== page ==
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These do look interesting, just not at their entry price, a bit more than I expected. If they'll be even more expensive at launch I see no reason to jump on.

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mrkeith119 [87 posts] 2 years ago
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Do people really have that much trouble clipping in?

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robdaykin (not verified) [368 posts] 2 years ago
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mrkeith119 wrote:

Do people really have that much trouble clipping in?

Keo Carbons almost made me sell my best bike. Till I gave them away and got Speedplay Zeros. Now no problem, but single sided pedals will never appear on any of my bikes ever again.

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carytb [71 posts] 2 years ago
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Looks to me like a very small contact area with the shoe sole. Much less than other pedals.

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sean1 [175 posts] 2 years ago
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Eggbeaters all the way for me....

These look interesting though, good to see some innovation.

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gbzpto [93 posts] 2 years ago
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Looking at the images designed more for mtbing than road. Is there a 3 screw design for shoes ?

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andyp [1444 posts] 2 years ago
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gert lush.

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adscrim [137 posts] 2 years ago
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How sturdy are the guides that squeeze the pedal as you slide the shoe forward? They look thin enough to be bent by an inpact or by sticking a foot down at the wrong angle. If they are bent, does this mean you won't be able to clip in?

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jason.timothy.jones [294 posts] 2 years ago
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From a mechanical design angle, these are pretty good, very basic moving parts and they look easily repairable/serviceable

If you look at the base plate for the shoe, the contact looks much bigger than a SPD so im not to sure why people are saying there is less...compare how much metal is actually in contact, not the size of the pedal and you will get the idea. Im not to sure that the ergonomics are right with the contact being so far forward from the screws?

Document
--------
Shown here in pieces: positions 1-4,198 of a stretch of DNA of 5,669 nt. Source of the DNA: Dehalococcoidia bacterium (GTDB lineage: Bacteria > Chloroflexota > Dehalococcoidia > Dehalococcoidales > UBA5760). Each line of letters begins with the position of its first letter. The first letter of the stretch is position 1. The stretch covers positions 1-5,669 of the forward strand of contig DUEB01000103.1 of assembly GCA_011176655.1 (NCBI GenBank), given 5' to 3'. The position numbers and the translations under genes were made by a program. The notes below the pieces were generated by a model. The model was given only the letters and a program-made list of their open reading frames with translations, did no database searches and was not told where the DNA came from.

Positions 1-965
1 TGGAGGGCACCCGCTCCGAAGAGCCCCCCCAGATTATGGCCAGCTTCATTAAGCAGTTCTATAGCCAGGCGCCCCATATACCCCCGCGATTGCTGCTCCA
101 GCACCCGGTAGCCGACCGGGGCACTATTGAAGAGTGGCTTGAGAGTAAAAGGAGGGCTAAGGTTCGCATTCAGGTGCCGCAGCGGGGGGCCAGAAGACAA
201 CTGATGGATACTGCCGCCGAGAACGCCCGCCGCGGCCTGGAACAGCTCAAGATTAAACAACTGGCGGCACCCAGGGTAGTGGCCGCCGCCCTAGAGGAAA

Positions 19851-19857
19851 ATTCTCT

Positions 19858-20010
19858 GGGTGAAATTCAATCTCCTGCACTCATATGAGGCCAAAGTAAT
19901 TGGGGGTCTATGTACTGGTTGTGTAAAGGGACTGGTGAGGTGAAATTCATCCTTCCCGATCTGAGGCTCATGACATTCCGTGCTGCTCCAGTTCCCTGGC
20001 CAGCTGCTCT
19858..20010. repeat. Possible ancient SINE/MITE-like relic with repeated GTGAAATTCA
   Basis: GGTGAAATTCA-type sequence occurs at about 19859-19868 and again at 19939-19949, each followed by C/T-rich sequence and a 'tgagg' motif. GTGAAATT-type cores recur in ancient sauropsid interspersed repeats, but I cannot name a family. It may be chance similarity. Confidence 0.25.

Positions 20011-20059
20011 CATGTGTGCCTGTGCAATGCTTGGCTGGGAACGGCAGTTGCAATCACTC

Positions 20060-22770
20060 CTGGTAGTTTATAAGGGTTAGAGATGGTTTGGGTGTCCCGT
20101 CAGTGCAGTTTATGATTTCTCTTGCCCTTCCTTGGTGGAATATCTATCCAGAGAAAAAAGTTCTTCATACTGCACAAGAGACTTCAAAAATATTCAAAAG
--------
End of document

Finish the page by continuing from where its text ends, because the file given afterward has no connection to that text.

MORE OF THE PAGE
I actually think these would be perfect for CX

Maybe Road.cc can get a set for testing..

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robthehungrymonkey [147 posts] 2 years ago
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They look ideal for commuting. purely because of the recessed cleat. I've never had an issue clipping/unclipping, especially with SPD's (though, since I started cycling i've always used clipless pedals).

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BikeJon [129 posts] 2 years ago
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Looks a neat design. The video obviously greatly exaggerated the engagement problems with SPDs in particular. I can clip into mine on and off road without any issues at all. But that still doesn't take anything away from his design. The only thing I've noticed is SPD cleats have slots to increase the range of attachment positions. These just have fixed bolts so the shoe has to provide the range. They also seem a very snug fit in the shoe cut out so this could again hinder cleat position in some shoes?

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MKultra [396 posts] 2 years ago
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The cleats the weak point as far as I can see. It's a steel stamping with lips that could get gouged or bent if used off road so you could end up unable to clip in even if the pedal it self is fine. SPD's cleats are a lump of cast steel for a reason. I can also see the cleat clogging like buggery as it's taking the teeth and transferring them to the shoe and forcing them in to the mud every time you have to do a cyclo cross carry.

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Simmo72 [591 posts] 2 years ago
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be good to get the road cc test team to try them out. lots of opinion on surface area, clear wear etc, but lets see how they fair. its great to see some innovate design, saving 200 grams of your pedals might excite a lot of people.

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David Arthur @d... [672 posts] 2 years ago
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We'll see if we can get some in to test, certainly be interesting to see how they perform

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themartincox [488 posts] 2 years ago
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Getting very close to their target as well - anyone else looking to back it?

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armb [92 posts] 2 years ago
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The Kickstarter page has a rendering of a planned three screw road shoe version of the cleat. (The pedal and cleat interface seem to be the same, just the way it mounts on the shoe is different.)